A flashlight powered by the heat from the palm of your hand? Yes really.
Ann Makosinski is a Canadian student with bright ideas. Using special 'Peltier' tiles fixed to a hollow tube, she has created an LED flashlight that literally turns on when you hold it, powered by the heat from the palm of your hand.
Peltier tiles work by a type of energy exchange called the thermoelectric effect. The principle is that when one side of a material is warmer than the other, charge carriers move from the higher temperature area to the cooler side - i.e. we get an electrical current.
Ms. Makosinski applied this concept to produce a simple flashlight with LED lights that will surely make the folks at Duracell and EverReady stop and blink. No more need for disposable batteries? Oops. The Peltier tiles were mounted on a hollow aluminum tube that was then put inside another tube made from PVC. A section of the PVC was cut away so the heat from a hand can be transferred to the tiles, while the cooler ambient air moves through the tube, creating a heat differential.
The student spent a whopping $26 on the final prototype, which she has submitted to Google's annual Science Fair Contest. Her invention has landed her in the top 15 finalists from around the world. Should Ms. Makosinski win the first place prize, she'll receive a $50,000 scholarship from Google - not bad! Although we suspect that that figure will be a drop in the bucket compared to what her invention could earn her in the coming years.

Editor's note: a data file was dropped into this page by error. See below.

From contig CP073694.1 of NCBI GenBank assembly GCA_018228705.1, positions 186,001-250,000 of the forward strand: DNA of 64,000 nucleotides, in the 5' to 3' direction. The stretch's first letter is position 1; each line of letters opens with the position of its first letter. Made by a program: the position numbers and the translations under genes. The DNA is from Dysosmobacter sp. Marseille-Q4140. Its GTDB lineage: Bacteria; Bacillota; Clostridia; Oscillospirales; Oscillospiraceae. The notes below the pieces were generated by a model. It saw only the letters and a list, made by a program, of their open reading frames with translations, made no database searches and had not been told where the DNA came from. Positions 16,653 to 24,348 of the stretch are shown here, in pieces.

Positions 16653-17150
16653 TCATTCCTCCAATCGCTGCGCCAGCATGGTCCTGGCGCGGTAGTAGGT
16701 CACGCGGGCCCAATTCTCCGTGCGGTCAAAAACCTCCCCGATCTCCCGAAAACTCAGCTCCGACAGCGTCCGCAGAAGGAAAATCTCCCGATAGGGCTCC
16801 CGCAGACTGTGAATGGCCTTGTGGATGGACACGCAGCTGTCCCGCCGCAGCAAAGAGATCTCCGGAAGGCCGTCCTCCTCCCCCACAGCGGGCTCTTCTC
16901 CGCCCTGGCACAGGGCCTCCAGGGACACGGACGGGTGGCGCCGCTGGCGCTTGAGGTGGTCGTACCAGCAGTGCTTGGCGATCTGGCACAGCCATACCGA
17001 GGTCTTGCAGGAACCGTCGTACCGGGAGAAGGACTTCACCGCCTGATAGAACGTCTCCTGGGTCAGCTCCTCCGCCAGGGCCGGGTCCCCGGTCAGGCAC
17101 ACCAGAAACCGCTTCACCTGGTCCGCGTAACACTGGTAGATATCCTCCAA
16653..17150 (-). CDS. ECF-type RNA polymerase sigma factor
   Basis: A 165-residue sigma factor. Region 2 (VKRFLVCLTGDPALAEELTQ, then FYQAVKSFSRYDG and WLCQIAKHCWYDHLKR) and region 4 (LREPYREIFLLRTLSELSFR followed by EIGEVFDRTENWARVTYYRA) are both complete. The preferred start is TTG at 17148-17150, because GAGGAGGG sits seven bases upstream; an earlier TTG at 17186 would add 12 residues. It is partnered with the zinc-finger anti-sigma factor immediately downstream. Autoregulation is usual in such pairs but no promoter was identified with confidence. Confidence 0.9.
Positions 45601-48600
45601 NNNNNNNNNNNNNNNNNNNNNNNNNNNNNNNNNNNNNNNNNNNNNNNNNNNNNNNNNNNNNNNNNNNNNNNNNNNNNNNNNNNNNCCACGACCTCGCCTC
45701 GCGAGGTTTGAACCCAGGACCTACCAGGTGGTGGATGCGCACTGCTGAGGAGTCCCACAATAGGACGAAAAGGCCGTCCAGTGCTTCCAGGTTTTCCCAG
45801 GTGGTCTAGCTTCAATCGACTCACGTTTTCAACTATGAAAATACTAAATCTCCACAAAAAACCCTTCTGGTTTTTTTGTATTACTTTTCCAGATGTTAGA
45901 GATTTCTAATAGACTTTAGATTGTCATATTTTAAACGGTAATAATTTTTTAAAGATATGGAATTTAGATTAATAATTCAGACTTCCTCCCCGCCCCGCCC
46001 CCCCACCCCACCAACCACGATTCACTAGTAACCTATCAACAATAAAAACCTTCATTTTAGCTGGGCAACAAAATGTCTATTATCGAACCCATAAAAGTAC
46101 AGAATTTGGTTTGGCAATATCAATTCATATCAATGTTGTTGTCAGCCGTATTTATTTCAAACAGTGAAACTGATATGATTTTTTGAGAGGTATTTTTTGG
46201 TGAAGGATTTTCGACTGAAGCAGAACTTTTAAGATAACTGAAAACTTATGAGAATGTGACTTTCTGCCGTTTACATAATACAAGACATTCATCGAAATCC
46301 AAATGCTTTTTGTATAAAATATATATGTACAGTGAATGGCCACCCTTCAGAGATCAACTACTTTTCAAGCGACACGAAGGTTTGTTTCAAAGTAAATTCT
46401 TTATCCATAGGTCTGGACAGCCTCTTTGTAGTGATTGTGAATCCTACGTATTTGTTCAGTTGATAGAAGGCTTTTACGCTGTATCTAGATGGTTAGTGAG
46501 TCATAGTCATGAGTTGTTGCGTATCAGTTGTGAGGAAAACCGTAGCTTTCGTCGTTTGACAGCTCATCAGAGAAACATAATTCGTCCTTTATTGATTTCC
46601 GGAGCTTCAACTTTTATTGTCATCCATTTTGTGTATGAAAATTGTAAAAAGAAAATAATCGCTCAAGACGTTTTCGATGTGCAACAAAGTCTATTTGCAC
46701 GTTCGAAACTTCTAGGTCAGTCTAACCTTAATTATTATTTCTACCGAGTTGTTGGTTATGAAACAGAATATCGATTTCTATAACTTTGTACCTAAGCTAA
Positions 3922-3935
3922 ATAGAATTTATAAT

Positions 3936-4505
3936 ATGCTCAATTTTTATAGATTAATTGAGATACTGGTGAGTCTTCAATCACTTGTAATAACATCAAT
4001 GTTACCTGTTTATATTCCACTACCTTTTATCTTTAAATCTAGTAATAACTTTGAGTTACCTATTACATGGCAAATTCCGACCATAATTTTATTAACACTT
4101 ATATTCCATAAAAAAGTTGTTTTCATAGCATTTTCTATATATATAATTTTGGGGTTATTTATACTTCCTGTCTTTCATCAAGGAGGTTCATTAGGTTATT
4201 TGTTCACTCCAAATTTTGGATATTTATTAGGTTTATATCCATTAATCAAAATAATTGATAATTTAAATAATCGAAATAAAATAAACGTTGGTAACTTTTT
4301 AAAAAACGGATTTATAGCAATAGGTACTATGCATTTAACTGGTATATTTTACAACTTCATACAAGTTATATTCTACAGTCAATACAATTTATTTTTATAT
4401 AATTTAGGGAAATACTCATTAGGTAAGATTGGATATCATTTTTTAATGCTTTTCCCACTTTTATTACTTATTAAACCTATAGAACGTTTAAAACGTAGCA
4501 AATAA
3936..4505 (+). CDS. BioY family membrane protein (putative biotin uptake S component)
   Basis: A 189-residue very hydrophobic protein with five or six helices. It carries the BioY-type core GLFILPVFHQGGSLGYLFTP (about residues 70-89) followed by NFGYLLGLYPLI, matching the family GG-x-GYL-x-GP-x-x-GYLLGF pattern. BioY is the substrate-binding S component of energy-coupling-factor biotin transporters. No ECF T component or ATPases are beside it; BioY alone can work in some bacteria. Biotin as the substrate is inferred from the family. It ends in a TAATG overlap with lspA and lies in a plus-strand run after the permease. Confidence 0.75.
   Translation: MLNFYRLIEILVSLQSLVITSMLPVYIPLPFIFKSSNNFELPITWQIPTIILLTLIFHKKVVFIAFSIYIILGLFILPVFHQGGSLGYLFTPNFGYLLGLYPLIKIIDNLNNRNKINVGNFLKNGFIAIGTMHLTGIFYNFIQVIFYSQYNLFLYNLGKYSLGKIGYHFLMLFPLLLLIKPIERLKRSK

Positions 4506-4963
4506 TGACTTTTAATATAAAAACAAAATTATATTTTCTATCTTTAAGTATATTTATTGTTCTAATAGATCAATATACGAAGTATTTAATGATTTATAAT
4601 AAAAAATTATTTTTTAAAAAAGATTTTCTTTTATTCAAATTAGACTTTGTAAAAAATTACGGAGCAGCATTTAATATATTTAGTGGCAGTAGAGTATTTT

With ever more focus on renewable energy sources, it seems the time is right for innovative ideas like this to move to the forefront. And Google is doing a great job of helping to shine a light on these ideas with its annual contest.
Energy doesn't get any greener than this. So well done Ann Makosinski from all of us here at SolarEnergy.com - we hope you make millions!